Monday, September 10, 2012

SPX Spotlight 2012: Fantagraphics

Welcome to another entry in my SPX Spotlight 2012!  You can find all of my SPX Spotlight posts, including those from past years, by clicking here.

My God, what can I say about Fantagraphics that hasn't already been said.  They're one of the oldest alternative comics publishers, with ties both former and current to so many big names, such as Clowes, Crumb, and Kupperman.  They import the work of Jason and lovingly restore the classic comics of Bill Everett and Steve Ditko.  More recently they've moved into high-class manga editions, such as the Wandering Son ongoing.

This is a company that's equally at home producing Charles Schultz' Peanuts as it is a porn movie cover collection.  Fantagraphics' range and depth is simply astounding, and I didn't even begin to talk about their various anthologies over the years, such as Blood Orange and MOME, the feminist fairy tale story Castle Waiting, or the raw-edged work of creators like Johnny Ryan.  This is where Krazy Kat lives again, alongside Zippy, Prince Valiant, Dennis the Menace, and other newspaper strips.

Don't forget they also have Mickey Mouse and are the publishers of The Comics Journal!  When you have been around this long, you end up being part of any number of a range of projects.  They're even getting more into webcomics, publishing works after they see serialization online, like Barack Hussein Obama.

Wait!  I forgot Love and Rockets.  Yeah, they do the Hernandez Brothers, too.  That's the thing with Fantagraphics.  There are so many parts of their literary tree that it's almost impossible to remember them all.  With nothing taken away from any other alternative comics publisher, Fantagraphics is a giant that strides across the landscape, providing quality graphic novels (and some single issue comics) that continue on in the tradition of the alt comix greats while also keeping enduring classics in print.

I've read quite a bit of Fantagraphics books over the years, and you can find my prior reviews and comments about their books here.  For this spotlight, I'll be looking at what seems interesting from their 2012 catalog.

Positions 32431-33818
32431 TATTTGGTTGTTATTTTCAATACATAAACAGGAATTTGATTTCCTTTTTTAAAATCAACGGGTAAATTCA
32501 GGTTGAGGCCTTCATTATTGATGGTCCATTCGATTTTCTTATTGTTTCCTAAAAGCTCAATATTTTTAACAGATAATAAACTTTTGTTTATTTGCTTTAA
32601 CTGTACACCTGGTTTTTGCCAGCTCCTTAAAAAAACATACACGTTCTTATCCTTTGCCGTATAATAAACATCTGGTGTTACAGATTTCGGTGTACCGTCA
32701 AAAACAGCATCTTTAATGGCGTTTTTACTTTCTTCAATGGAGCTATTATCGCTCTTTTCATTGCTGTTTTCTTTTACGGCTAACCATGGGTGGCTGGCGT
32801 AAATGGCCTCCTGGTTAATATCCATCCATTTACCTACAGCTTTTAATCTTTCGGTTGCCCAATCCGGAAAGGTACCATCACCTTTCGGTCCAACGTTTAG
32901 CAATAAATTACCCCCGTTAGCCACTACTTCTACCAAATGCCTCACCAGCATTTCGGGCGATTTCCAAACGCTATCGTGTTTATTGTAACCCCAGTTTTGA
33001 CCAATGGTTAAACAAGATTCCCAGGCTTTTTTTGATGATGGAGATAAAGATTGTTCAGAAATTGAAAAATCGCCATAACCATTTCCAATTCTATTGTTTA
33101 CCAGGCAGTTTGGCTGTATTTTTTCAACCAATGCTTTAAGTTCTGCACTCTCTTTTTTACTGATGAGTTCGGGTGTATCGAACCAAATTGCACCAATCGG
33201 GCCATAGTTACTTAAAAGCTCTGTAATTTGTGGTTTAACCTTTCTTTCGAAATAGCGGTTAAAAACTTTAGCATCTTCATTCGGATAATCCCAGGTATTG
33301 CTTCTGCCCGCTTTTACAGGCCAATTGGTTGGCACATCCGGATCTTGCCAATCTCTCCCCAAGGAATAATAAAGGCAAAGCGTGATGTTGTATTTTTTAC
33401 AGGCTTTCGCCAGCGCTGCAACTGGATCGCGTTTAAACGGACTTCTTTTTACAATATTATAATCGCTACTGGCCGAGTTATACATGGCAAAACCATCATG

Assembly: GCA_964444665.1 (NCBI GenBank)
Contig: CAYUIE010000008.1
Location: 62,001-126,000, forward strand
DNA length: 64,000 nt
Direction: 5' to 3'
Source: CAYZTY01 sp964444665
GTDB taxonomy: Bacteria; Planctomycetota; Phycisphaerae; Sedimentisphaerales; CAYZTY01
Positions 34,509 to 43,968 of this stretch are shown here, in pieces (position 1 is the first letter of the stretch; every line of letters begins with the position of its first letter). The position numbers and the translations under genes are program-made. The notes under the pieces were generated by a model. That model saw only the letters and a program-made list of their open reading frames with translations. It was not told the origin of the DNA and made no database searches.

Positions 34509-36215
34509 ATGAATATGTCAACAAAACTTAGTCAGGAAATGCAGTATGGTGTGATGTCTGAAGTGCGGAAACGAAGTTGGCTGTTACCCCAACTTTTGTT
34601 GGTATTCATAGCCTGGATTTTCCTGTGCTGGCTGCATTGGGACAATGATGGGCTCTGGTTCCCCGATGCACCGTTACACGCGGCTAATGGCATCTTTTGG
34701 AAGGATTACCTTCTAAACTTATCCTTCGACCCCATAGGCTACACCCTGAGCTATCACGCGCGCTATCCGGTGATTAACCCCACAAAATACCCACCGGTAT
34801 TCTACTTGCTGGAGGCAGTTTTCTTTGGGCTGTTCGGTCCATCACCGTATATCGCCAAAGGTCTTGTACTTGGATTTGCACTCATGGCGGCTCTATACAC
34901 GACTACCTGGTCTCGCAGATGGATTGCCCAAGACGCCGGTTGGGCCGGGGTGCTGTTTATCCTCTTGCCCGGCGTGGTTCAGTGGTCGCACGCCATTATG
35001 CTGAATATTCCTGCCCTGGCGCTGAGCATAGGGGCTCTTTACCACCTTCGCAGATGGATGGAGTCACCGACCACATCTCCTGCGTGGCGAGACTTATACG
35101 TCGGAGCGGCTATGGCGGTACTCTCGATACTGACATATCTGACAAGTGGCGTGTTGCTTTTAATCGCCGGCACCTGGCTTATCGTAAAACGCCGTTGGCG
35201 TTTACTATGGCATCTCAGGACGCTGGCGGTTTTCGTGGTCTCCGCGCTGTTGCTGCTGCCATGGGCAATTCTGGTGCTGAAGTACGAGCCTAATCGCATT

Classic Comics

  • Action! Mystery! Thrills! is Fantagraphics' entry into the "covers of the Golden Age" market, and given their high production values and priority on comics history, it's likely to be the best one you'll find.
  • Amazing Mysteries The Bill Everett Archives Vol 1 is a good companion to their Steve Ditko archives.  I'm less familiar with Everett, but it's always great to see these pieces of history preserved.
  • Mysterious Traveler The Steve Ditko Archives Vol 3 continues Blake Bell's archiving of Ditko's pre-Spider-Man work.  So far, these have been unbelievable, and I see no reason for that to change.  Ditko may have little time for his past, but you should.

Foreign Friends

  • Jason's newest collection, Athos in America, features more of this great creator's work.  I love Jason's comics, as his deadpan sense of humor mixes with post-modern questions of life, all done up with talking animals who are deceptively complex underneath their cartoon guise.
  • New York Mon Ami is a new collection by Jacques Tardi and others, focusing on New York City.


Make the News

  • Bill Griffith:  Lost and Found Comics 1969-2003 collects little-seen items from the Zippy creator's long career.  I've lost touch with Griffith, because I thought Zippy had lost its way, but this might be worth looking up for long-time fans who missed the YOW factor as we got stuck in Dingberg.
  • Krazy & Ignatz 1922-1924 completes the set of Sunday strips of the amazingly quirky and ahead of its time newspaper strip that spawned the name of the SPX awards.
  • Nancy is Happy 1943-1945 is the first of a collection of classic strips that are sure to please long-time fans.
  • Popeye Volume 6 finishes up Fantagraphics' printing of the Segar strips.  I recently have become a fan of old the older Popeye stories, so this is definitely of interest to me.  (Thanks Roger Langridge!)
  • The Complete Peanuts keeps on trucking, and is well into the 1980s with the years 1983-84 and 1985-86 being the latest collections.

Solo Acts

  • Cinema Panopticum by Thomas Ott is an under-the-radar comic that more people should read.  A slow-burn story that gets creepier as it moves along find that you might just get what you pay for when searching for cheap entertainment.  Highly recommended (I have the hardcover.)
  • Love and Rockets New Stories #5  It's the Hernandez Brothers.  That's all you need to know.
  • Tales Designed to Thrizzle #8 finishes up the quirky comic from new Panel Patter favorite Michael Kupperman.  It's sure to be packed full of hysterical mashups and general insanity, based on pop culture and puns, both new and old.
  • The Big Town is set in the Jazz Age and is created by Charles Schultz's son, Monte.  I don't know much more than that, but the premise sounds fascinating.
  • The Furry Trap is Josh Simmons' latest, as the comics horror master returns.  I've liked his previous work I've read, and anyone into horror definitely should have a look.
  • The Hypo is the book I'm most looking forward to.  The deep thinker Noah Van Sciver taking on deep thinker Abraham Lincoln at the lowest point in his life?  SOLD.
  • Wandering Son Vol 3, the ongoing story of transgender issues, is ready in all its complex glory.  This is another must-grab book for me.


This is just a small sampling of what you'll find at the Fantagraphics table this year.  Bring your wallet--you're going to need it!

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